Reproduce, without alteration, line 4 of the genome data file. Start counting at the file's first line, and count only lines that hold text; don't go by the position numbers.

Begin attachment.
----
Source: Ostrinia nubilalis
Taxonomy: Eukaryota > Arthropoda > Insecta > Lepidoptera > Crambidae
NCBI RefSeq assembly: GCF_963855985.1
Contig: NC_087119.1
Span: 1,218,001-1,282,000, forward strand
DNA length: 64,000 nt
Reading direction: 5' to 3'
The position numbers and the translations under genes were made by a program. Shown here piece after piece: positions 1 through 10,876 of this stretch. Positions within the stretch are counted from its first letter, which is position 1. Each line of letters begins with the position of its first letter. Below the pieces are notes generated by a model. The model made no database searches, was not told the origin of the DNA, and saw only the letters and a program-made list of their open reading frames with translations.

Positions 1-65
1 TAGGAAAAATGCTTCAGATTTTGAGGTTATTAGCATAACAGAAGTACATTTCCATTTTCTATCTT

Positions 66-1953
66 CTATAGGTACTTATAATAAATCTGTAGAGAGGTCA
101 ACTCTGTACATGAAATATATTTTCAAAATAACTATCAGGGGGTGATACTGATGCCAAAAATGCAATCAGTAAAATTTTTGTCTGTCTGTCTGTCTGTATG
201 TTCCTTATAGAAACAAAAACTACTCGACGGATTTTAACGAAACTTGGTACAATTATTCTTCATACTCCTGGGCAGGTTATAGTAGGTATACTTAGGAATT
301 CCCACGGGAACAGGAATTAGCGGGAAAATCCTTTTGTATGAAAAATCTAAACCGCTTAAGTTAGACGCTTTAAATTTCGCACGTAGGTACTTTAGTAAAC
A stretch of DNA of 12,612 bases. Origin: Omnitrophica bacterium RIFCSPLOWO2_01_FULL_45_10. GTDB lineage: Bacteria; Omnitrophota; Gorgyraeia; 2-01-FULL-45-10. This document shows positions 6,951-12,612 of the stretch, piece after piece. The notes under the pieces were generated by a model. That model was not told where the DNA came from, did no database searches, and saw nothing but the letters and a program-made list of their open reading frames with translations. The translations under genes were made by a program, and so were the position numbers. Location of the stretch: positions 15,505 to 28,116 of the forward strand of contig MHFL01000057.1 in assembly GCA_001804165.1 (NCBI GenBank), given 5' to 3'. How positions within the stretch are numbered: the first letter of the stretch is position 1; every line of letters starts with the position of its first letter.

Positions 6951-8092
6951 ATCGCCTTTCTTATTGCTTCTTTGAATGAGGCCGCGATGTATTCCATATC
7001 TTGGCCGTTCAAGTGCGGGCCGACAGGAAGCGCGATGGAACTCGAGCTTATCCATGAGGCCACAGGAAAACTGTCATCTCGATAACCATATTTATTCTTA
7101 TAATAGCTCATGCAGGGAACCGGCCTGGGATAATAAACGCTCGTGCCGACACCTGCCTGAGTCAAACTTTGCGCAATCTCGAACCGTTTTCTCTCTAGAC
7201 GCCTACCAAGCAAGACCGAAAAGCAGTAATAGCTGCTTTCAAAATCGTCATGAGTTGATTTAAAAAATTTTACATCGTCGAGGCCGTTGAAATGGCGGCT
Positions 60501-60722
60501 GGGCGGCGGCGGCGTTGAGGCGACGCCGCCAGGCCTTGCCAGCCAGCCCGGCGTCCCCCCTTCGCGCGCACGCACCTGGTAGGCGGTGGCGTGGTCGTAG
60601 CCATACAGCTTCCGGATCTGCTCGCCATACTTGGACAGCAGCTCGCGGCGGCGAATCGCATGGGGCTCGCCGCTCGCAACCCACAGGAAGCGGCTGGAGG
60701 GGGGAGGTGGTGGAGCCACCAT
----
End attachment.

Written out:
Contig: NC_087119.1